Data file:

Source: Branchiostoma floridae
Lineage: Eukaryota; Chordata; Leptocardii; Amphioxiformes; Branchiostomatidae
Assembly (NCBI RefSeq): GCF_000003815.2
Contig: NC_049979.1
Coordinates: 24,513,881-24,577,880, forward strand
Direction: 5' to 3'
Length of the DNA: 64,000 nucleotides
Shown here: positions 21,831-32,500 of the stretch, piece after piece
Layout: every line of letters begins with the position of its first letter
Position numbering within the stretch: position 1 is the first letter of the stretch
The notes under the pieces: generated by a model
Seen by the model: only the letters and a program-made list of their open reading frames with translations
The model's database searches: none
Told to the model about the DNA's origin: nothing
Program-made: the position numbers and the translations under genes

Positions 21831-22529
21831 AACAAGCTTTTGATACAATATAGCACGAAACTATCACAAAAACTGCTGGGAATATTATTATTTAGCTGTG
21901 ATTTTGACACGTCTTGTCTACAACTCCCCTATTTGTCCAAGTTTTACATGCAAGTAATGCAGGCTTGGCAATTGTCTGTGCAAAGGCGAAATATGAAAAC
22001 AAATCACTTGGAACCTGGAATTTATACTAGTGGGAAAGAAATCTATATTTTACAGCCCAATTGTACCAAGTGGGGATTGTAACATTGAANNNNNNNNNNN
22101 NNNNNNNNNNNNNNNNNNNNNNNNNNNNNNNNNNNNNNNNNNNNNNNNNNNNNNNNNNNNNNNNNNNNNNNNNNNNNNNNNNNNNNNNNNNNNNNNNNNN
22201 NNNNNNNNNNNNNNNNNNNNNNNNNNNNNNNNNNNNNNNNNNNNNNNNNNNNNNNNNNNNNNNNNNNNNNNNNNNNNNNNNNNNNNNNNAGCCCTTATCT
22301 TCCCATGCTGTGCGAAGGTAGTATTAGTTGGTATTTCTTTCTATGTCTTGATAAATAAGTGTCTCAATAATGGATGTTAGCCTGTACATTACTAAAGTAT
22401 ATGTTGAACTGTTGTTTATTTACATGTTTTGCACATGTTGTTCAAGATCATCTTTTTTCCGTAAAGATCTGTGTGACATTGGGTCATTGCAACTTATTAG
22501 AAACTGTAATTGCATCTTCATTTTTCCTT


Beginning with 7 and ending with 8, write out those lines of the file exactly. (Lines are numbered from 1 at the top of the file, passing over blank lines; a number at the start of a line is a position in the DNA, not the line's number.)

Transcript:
Length of the DNA: 64,000 nucleotides
Shown here: positions 21,831-32,500 of the stretch, piece after piece